Traffic. Stuck in traffic. A snails pace. Had I been in a car, My car, I would have taken a diversion but we are unable to do that. We are bound to this route and I am a passenger / prisoner trapped within the confines of this Jeremy Kyle special guest tour bus.
It really doesn’t help matters when you generally don’t like commuters anyway. They smell. They cough. They clear their throats. They talk on their phone loudly. They play shit music that I don’t want to listen to. They can be so fat that they don’t fit down the aisle properly and end up dragging their fat arse over my shoulder rendering me a victim of being mere millimetres from a sweaty dark place that hasn’t seen daylight since Labour took government to the theme tune of Things Can Only Get Better by D-ream.
I’m not one to criticise the driving style of another man. Especially if that man is giving me a lift. But our grunting driver had a serious issue with the weight of his foot on the break. It would suggest that the Network West Midlands school of bus driving doesn’t have a section that teaches the benefit of smooth braking for the benefit of the bus and the comfort of the passengers. No, instead their manual would appear to say hit the brakes as hard as physically possible at every possible opportunity. Especially when queueing in traffic. Every passenger nodding unwillingly in unison.
At least the smell of urine has gone. Just sweaty undercarriage appears to be the aroma of my surroundings. Is that a new fragrance from the magic tree brand?
Oh hold on, we’re stopping to let some dirty, stinky old bastard on the bus. He gets on and pays and the regulars begin to look uncomfortable as his greasy head appears at the top of the stairs. Nobody wants him to sit by them. How to deter someone from sitting by you? I wish I knew. Many a time I have been a victim of picking a seat that has no one else in it only to be trapped, squashed up against the window by some over sized, greasy, smelly bastard. Claustrophobia and suffocation become the norm in this situation and it’s just a matter of luck how far from your destination you are when it happens.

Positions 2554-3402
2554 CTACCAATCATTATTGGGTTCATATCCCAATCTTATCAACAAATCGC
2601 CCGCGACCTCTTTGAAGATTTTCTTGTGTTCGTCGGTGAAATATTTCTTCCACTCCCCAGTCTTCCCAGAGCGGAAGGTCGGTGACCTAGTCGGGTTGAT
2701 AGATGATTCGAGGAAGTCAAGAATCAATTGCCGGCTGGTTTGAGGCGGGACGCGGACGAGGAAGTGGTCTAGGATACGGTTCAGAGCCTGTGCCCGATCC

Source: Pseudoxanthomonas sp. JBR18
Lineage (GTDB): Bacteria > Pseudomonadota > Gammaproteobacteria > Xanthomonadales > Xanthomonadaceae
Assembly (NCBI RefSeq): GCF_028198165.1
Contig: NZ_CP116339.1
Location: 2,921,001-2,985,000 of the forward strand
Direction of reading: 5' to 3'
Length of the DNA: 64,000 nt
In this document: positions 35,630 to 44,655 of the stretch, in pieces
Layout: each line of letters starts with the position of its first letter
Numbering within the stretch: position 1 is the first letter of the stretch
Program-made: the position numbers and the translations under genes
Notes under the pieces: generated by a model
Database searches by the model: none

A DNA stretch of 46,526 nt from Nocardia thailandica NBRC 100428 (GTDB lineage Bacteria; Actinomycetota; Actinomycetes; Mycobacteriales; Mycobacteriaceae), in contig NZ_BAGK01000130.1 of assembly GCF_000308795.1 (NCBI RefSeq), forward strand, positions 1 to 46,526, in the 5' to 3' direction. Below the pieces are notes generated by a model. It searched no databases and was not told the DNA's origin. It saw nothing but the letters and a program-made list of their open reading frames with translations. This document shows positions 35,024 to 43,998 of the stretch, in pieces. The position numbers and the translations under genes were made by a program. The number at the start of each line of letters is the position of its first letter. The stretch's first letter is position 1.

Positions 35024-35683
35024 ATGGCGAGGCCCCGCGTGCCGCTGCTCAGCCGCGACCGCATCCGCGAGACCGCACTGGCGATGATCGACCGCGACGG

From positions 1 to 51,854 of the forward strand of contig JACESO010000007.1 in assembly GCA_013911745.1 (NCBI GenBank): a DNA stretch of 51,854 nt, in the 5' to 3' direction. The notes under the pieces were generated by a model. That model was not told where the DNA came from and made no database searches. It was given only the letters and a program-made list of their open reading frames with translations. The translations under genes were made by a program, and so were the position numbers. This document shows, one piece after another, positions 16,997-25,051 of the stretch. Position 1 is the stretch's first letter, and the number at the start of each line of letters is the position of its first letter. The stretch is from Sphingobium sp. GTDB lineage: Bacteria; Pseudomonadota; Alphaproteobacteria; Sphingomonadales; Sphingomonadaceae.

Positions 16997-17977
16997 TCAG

But the bus seating protocol doesn’t help. The unwritten rule that dictates that if you get on a bus, you cannot sit in a seat next to someone if there are other seats with no one sitting in them. If you sit next to someone when there is a completely empty seat nearby, not only do you risk getting a dodgy look from the passenger next to you, perhaps even an annoyed sigh, you also look like a weirdo to the rest of the bus. The only time it is really acceptable to sit next to someone is if you are: A) Elderly, B) On crutches / walking with a limp or, C) There are no completely empty seats.
But in this instance, when you are one of the people already seated, it’s a lottery of who you might get sat next to you. You yourself wouldn’t chose to sit next to someone with that inexcusable poor level of personal hygiene, but then there’s nothing stopping that person from sitting next to you.
On this occasion, I dodged a bullet as Swampy’s dirty bastard uncle decided to sit at the front.
We eventually get to the front of the queue of traffic and sure enough we are on our way. I feel a sense of relief that we are finally moving. I’m checking my watch tentatively every minute or so and I fear that I might be late for work. But we’re not that far. I tell myself to believe. I could just make it.
We hit a red light.
Then the bus pulls over at a bus stop and waits. Why? Why is he doing this? If only I spoke grunt I could go downstairs and ask the driver. Then the bus starts to bounce up and down, up and down. Then the engine is switched off and the bus falls into silence.
Even Tracey and Vicky stop talking about Jamarl cheating on Clarissa as we all wonder what is going on.
Tick, tock, tick, tock, this silence, this stillness is really starting to grind my gears. Not only do I need to get to my destination asap, I’m also desperate to get off this bus and away from these people!
The engine starts, a sense of relief descends on all the passengers (except the semi-conscious, oxygen starved passenger next to Swampy’s uncle) and we commuters along with the tracksuit wearing Network West Midlands staff are once again, on our way.
As we stopped at the next bus stop we were overtaken by another bus on the same route.
The vain in the side of my head almost popped.
A journey that normally takes 20 minutes had taken me almost an hour and a half.
I was late for work.
The lovely smell of sweaty under carriage that had infiltrated my nostrils stayed with me all day.